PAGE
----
JUL 24, 2018 02:50 PM PDT

T Cells Aggravate Parkinson's Disease

Parkinson’s disease is a progressive nervous system disorder that affects movement. About one million people in the United States and ten million people worldwide have Parkinson’s disease. No cure currently exists, and medications can cost $2,500 a year and therapeutic surgeries up to $100,000 per person. A recent study from stem cell researchers at Friedrich-Alexander-Universität Erlangen-Nürnberg (FAU) has found that patients’ immune systems may be a possible cause of the disease.

Fluorescent Microscopy image of a neuronal cell. Credit: ZEISS Microscopy

Cases and symptoms of Parkinson’s disease can vary significantly from person to person. Risk factors include age, heredity, sex, and exposure to toxins. Parkinson’s is more likely to develop in people around the age of 60 or older and has a higher prevalence in men. Early signs may be mild but can include soft or slurred speech, changes in handwriting, trouble sleeping, loss of smell and little to no expression in the face. Symptoms often begin on one side of the body and may include tremors, rigid muscles, writing changes, and impaired posture or balance. In Parkinson’s disease, nerve cells (neurons) are broken down in the brain, leading to a drop in dopamine levels. Dopamine is a chemical messenger in the brain, with lowered levels of dopamine abnormal brain activity occurs leading to the wide variety of symptoms associated with Parkinson’s. The cause of Parkinson’s is currently unknown, and ways to prevent disease also remain a mystery. Treatment for Parkinson’s may include medication or surgical therapy, as well as lifestyle modifications.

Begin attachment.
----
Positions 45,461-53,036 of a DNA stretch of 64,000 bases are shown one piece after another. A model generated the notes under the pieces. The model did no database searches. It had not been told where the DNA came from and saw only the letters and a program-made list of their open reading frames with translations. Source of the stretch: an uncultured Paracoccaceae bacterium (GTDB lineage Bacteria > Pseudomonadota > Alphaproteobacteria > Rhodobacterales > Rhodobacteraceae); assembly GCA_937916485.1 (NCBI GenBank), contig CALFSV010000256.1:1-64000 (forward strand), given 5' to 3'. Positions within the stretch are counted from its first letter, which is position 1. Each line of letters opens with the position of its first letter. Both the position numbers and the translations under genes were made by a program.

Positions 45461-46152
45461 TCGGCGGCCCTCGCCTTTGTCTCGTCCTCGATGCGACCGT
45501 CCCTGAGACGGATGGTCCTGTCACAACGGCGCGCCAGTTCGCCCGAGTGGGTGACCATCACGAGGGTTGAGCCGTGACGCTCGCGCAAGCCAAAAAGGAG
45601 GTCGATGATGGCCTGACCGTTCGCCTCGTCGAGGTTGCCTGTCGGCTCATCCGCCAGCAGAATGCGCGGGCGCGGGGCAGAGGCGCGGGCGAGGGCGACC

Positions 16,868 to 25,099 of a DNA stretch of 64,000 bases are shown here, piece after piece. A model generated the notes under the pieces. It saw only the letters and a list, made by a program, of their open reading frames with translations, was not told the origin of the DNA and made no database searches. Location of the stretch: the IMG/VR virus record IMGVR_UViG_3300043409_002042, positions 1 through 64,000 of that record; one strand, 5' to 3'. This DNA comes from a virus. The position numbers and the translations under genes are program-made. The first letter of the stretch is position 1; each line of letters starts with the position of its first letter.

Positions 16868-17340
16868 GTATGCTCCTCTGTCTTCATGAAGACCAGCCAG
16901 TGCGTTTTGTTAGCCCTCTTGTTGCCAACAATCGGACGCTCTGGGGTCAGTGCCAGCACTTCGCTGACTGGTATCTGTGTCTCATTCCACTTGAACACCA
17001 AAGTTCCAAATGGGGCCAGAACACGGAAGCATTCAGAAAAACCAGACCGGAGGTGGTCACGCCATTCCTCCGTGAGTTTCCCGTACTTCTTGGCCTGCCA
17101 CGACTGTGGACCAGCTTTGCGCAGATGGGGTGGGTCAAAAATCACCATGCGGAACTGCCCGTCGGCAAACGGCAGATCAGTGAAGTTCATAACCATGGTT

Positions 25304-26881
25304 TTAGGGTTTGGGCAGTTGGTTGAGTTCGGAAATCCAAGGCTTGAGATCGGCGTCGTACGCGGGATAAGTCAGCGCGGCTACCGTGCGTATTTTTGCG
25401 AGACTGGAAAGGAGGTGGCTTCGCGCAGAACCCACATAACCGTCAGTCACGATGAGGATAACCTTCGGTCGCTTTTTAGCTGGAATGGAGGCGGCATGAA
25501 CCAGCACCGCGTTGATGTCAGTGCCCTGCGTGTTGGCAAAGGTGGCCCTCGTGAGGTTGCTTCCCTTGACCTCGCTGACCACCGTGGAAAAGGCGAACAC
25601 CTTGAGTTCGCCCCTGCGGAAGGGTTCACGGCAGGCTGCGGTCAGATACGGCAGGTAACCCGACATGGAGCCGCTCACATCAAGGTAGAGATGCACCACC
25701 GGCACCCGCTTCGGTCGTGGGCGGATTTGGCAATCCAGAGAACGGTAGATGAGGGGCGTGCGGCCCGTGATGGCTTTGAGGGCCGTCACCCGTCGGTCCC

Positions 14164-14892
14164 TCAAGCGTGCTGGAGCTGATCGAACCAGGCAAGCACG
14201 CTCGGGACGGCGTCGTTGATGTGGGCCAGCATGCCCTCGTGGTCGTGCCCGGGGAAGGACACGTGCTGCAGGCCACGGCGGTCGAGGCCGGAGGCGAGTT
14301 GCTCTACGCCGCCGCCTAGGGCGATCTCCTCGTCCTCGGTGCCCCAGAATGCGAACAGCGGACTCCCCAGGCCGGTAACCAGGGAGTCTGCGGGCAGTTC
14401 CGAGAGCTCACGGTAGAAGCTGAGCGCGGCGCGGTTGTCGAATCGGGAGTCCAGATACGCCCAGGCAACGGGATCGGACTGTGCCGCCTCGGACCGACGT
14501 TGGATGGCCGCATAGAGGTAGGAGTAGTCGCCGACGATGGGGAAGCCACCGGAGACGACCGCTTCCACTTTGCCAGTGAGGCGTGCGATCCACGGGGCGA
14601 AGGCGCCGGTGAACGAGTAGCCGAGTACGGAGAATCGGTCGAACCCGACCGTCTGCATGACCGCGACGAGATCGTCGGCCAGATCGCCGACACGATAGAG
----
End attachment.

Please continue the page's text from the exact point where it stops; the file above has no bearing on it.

The recent study from FAU gains insight into the mechanisms that lead to loss of neurons that results in decreased dopamine. Initially, the scientists found a high number of t-cells in the midbrain of patients with Parkinson’s disease. T cells, an essential component of our adaptive immune response, are also found at increased levels in the brains of patients with autoimmune disorders, where the T cells attack the brain. Further study showed that levels of a specific type of T cell, Th17 cells, are increased in patients with autoimmune disorders as well as Parkinson’s patients. Human skin cells from both Parkinson’s patients and healthy test subjects were developed into stem cells and differentiated into midbrain nerve cells. When compared to healthy test subjects, Parkinson’s patients T cells killed a larger number of nerve cells. Use of antibodies against Th17, blocking the action of the T cell to destroy neuronal cells, rescued the neuronal cells from death.

These results provide hope for future treatment of Parkinson's with antibodies that block the effect of Th17 cells and can prevent the death of the nerve cells, one of these antibodies is already being used to treat psoriasis in hospitals. "Thanks to our investigations, we were able to clearly prove not only that t-cells are involved in causing Parkinson's disease, but also what role they actually play," explains Prof. Dr. Beate Winner, stem cell researcher from the FAU team. "The findings from our study offer a significant basis for new methods of treating Parkinson's disease."

To read the study click here. To learn more about Parkinson’s Disease watch the video below.

Parkinson's Foundation, Mayo Clinic

 

About the Author
  • Caitlin holds a doctorate degree in Microbiology from the University of Georgia where she studied Mycoplasma pneumoniae and its glycan receptors. She received her Bachelor's in Biology from Virginia Tech (GO HOKIES!). She has a passion for science communication and STEM education with a goal to improve science literacy. She enjoys topics related to human health, with a particular soft spot for pathogens.
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